I know I'm not alone when I say that parent-teacher conferences
are a good time. Am I right? Sure, they're fabulous
opportunities for parents and teachers to 'bond' and to teach each
other about how we can all help the kids to make the most of their
time in school, but they can also be daunting - especially for
those newbie Kindergarten parents.
They glow with pride one moment and then find themselves
sweating about 'areas needing improvement' the next, all while
perched on itty-bitty chairs that make their knees lock up and
their butts ache.
What's up with that?
They're cute and all, but after a few years of this nonsense
it's finally occurred to me that maybe we should just bring our own
chairs to these meetings. You know, the ones already stowed in the
trunk of the car for us to use at the kids' football and soccer
games. They've even got cup holders, and, better yet, maybe
we parents could all tailgate in the school parking-lot on
conference nights. Toast marshmallows over portable fire-pits, sing
Kumbaya, the works.
I know a lot of parents who just cringe at parent-teacher- talk
time, and not just because of 'areas needing improvement.' The
thing is, teachers must cover a lot of ground during this
fifteen-minute sprint through little Billy's last ten weeks of
school, often while their next customers lurk in the hall right
outside the door, sometimes coughing loudly enough to remind the
hapless souls inside that their time is up.
Not that I would know.
Consequently, these encounters sometimes feel more like
breathless gallops toward a finish line than a meeting of the
minds. I recall one conference years ago when I thought
"Whoa, slow down girlfriend, I think I had a question three pages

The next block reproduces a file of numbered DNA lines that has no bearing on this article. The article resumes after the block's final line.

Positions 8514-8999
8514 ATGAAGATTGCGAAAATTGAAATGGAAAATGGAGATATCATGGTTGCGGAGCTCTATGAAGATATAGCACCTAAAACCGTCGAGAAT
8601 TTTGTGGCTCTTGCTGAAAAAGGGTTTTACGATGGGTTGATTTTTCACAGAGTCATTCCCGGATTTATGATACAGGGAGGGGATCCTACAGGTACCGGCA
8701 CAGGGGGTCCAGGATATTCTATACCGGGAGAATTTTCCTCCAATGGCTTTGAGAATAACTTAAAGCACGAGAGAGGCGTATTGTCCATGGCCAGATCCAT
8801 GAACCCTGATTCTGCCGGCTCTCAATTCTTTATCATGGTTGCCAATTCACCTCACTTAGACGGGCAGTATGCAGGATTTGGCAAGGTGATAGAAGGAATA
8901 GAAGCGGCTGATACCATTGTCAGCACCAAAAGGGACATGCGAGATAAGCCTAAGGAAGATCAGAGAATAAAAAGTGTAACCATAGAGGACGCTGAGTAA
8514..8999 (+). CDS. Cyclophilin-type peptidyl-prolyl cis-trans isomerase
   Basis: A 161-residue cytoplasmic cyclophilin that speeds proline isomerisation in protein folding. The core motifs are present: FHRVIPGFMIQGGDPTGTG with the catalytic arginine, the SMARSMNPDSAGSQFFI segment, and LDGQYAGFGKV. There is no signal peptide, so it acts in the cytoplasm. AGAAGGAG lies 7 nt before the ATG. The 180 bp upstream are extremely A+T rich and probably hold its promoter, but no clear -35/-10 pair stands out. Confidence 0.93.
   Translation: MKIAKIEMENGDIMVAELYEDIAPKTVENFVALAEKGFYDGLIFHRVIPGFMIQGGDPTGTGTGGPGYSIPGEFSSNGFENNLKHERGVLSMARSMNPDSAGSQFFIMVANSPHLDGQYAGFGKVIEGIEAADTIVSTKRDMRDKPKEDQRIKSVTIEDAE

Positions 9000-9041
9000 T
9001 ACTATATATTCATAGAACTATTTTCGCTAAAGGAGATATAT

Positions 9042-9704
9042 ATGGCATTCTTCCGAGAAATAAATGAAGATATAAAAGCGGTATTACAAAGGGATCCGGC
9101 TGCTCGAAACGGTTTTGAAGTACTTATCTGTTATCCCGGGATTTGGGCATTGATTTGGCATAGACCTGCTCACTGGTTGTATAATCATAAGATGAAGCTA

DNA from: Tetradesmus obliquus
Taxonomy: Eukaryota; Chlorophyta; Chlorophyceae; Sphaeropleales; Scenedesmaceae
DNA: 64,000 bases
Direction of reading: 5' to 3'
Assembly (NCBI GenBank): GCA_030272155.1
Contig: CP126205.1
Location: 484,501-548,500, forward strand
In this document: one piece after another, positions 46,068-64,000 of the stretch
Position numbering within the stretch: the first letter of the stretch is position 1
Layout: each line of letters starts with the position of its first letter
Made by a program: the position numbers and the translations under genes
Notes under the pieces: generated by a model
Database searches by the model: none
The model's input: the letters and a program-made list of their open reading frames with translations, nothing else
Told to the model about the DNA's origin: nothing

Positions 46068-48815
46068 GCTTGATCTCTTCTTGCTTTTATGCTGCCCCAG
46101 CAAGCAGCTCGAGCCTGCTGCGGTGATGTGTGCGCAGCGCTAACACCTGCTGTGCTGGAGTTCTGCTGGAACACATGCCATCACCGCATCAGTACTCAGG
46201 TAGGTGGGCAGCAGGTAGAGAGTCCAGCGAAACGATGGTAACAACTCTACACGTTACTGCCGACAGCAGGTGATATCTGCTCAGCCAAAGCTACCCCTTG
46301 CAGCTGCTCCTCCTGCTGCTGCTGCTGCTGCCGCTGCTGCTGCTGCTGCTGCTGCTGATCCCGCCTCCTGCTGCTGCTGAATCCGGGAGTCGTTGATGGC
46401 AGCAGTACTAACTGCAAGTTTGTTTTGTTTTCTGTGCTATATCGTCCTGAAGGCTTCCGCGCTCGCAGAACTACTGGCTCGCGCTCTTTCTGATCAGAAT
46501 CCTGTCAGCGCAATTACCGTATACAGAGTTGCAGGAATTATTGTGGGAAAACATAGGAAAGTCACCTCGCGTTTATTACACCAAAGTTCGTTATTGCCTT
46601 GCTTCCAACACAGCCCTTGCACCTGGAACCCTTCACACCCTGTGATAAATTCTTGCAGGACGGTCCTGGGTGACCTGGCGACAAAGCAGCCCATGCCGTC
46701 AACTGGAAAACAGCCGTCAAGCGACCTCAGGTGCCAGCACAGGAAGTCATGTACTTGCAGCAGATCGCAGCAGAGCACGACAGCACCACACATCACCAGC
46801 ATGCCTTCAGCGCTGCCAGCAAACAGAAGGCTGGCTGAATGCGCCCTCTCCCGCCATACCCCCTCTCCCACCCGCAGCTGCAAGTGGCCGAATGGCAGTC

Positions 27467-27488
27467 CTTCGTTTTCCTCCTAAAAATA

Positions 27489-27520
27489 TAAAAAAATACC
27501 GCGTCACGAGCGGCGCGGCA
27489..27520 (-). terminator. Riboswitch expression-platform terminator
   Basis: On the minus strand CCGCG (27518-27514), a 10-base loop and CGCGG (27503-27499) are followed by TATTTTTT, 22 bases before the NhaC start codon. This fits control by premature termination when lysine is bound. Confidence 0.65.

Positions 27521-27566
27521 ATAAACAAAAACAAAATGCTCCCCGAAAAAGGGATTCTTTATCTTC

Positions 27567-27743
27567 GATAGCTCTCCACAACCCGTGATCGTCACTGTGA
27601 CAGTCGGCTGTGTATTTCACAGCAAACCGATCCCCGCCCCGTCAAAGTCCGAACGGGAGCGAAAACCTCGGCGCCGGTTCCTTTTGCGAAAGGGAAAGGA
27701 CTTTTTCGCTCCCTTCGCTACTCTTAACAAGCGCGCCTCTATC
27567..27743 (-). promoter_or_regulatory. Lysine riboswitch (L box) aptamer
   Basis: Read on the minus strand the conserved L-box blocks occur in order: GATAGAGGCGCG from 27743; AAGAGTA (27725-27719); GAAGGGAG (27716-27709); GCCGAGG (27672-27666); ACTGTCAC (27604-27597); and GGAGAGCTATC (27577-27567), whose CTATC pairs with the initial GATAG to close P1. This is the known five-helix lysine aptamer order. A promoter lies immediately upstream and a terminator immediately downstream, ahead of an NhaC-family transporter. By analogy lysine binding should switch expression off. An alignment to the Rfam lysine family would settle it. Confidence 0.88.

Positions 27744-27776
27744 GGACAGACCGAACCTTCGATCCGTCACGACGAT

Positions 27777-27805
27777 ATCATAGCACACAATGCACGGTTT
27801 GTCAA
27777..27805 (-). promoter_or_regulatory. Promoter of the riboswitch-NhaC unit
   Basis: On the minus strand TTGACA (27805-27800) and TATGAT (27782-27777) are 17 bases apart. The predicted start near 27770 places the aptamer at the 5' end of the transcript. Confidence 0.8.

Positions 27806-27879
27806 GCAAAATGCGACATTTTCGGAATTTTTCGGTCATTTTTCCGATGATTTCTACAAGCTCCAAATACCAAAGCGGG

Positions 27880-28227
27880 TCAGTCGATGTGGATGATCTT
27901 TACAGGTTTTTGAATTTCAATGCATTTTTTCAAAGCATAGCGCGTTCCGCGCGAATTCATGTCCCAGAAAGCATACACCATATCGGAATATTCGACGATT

You know the theme song to the Lone Ranger, from the
finale of Rossini's William Tell Overture wherein the
trumpets herald a dizzying charge to an invisible finish line a
mile away? That's what these meetings feel like, sometimes.
Yeah, tailgating with other parents might take the edge off that
old conference-night-angst. We could high-five each other as we run
in, cheer for each other as we run out through a human tunnel like
pro-football teams do, and then pass the baton to the next parent
on their way to the s'mores table.
As for the teachers, who often must do several conferences
back-to-back, I imagine that they all return home after a tedious
day of conferences and collapse fully-clothed across their beds,
their jaws slack and drooly, their eyeballs rolled back into their
I'm sure they could use some high-five's, too. These
conferences are hard work for everyone.
If the chair-induced numbness in my backside hasn't spread to my
brain and I still have my wits about me, I try to ask the kids'
teachers what they like best about my children. Once, I got
such a surprising response that my eyes filled up with tears,
partly from guilt: Holly's first-grade teacher, Mrs. Sturgeon,
mentioned a tender poem about hearts that my daughter had
apparently written, that I could not recall - but feigned
familiarity with (and promptly turned the house upside-down to
Otherwise, I usually get to hear about how chatty my children
are. A word to the wise: teachers aren't usually amused by efforts
to lighten the mood and disclose that your kid must come by it
naturally because you, too, were once a "chatterbox" in school (I
have the report cards to prove it).
Oh, I suppose we all have 'areas needing improvement.'
After I got over my anxiety about my first parent-teacher
conference, when I needlessly worried that I'd be told that my son
was caught swearing in Kindergarten, I realized they're not so
Except for the chairs.
Jennifer DuBose, M.S., C.A.S., is a licensed marriage and family therapist in private practice in Batavia.
See more of Jennifer's stories here.
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